US 2-10 curve flattest since 2007. US earnings season only has downside risk. Oil prices now highest since 2014. VIX at 1 month low. Eyes on NZ CPI

By Nick Smyth

It was a quiet end to last week, with most markets seeing modest moves.  US stocks fell slightly but were up on the week, while the US yield curve continued to grind flatter.  Oil prices made a new high. 

On Saturday, the US, UK and France, launched missile strikes on Syrian chemical weapons facilities, as foreshadowed by President Trump in a series of tweets last week.  The attacks were framed by US Defence Secretary Mattis as a one-off, targeted operation (subject to Syria not using chemical weapons again) and according to media, care was taken to avoid Russian targets. Russian government officials, including President Putin, condemned the attack but stopped short of saying they would retaliate.  We suspect there shouldn’t be much adverse market reaction today, and if anything, risk markets may be supported at the margin by the one-off nature of the operation and the limited fall-out (so far) with Russia.

The S&P500 fell 0.3% Friday, despite better than expected earnings results from JP Morgan, CitiGroup and Wells Fargo. In fact, the Financials sub-index was the worst performing sector on the day (with all three banks seeing their stock prices fall).  JPM CEO Dimon said “the environment is intensely competitive and lending was flat for the quarter” while Wells Fargo revealed it may face charges up to $1b in relation to its auto insurance and mortgage sales practices.  Earnings will be mechanically boosted this quarter by Trump’s recent corporate tax cuts, but that has been very well foreshadowed.  The corporate earnings season picks up pace this week with Goldman Sachs, Johnson and Johnson, IBM and Generic Electric, among others, reporting earnings. The VIX declined to below 18, its lowest level in a month.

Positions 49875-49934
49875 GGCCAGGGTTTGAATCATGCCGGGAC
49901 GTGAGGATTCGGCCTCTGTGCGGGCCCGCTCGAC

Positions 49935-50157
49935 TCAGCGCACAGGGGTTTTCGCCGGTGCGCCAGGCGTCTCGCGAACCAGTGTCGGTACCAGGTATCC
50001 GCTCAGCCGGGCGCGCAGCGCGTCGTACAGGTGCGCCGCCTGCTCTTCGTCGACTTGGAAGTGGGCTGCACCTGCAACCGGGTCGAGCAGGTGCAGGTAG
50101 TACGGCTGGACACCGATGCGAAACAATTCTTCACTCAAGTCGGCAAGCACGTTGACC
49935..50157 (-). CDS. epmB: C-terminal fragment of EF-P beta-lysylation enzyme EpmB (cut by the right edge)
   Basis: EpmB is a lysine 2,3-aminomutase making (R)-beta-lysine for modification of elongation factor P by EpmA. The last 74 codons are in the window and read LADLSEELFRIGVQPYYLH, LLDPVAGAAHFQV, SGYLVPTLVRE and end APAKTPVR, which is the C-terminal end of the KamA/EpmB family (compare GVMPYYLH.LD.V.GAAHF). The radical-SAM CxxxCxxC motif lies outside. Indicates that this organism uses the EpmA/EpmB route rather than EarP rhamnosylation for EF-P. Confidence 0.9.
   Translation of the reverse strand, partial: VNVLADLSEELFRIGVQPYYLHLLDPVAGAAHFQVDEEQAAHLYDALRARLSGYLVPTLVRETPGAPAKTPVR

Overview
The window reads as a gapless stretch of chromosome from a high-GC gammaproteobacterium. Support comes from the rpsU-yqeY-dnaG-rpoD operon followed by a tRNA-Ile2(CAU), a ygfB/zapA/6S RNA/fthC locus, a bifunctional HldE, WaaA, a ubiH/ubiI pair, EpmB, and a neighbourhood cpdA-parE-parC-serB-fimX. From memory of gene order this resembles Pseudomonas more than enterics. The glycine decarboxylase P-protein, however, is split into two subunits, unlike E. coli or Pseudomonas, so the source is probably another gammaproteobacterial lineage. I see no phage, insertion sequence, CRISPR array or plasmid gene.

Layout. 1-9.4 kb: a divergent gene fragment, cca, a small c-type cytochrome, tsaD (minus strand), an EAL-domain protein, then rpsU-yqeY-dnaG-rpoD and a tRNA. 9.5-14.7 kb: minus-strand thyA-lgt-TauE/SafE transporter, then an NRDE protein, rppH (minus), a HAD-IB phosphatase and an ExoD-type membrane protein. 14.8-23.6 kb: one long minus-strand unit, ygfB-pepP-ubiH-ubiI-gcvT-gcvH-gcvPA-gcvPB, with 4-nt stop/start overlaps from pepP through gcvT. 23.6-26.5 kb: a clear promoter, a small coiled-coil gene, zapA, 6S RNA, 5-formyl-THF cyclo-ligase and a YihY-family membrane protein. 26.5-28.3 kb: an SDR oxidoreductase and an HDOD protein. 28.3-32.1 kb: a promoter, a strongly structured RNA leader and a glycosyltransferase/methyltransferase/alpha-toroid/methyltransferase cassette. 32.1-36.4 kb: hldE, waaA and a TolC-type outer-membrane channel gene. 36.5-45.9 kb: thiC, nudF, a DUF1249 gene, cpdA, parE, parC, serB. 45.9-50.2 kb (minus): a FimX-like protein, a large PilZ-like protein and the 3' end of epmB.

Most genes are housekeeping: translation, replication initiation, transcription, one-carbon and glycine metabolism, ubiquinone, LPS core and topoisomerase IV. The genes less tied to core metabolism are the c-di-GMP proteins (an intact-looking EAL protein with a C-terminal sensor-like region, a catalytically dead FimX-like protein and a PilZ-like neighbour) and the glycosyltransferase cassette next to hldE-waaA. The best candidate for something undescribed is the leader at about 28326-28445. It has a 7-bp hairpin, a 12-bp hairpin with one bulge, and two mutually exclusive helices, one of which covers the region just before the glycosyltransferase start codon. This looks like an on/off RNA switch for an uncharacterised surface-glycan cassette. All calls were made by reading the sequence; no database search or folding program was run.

The US yield curve flattened again, with the 2 year yield nudging up 1 bp but and the 10 year yield declining by the same amount.  The 2s10s curve is now 47bps, its flattest since 2007.  Boston Fed President Rosengren said on Friday that he was in favour of hiking the Fed Funds rate another 3 times this year, more than the median expectation among Fed policymakers of 2 hikes.  Rosengren noted that the unemployment rate was very low, eventually that would translate into higher wages, and that would require the Fed Funds rate to move into restrictive territory at some point.  The market continues to price around 2 hikes this year.  There are plenty of Fed officials on the speaking circuit this week. 

Oil prices rose again on Friday, with Brent Crude oil closing at $72.85, its highest level since 2014.  Oil prices rose 9% last week, amidst still strong global growth, declining oil inventories and rising geopolitical risk (including the potential for the US to re-impose sanctions on Iran).  The IEA reported on Friday that OPEC could declare “mission accomplished” on its battle to restore balance in the oil market, with inventories set to fall to below their 5 year average in the next few months.  Higher oil prices has boosted expectations of inflation, with the US 10 year “breakeven inflation” rate rising to 2.14%, also near its highest level since late 2014.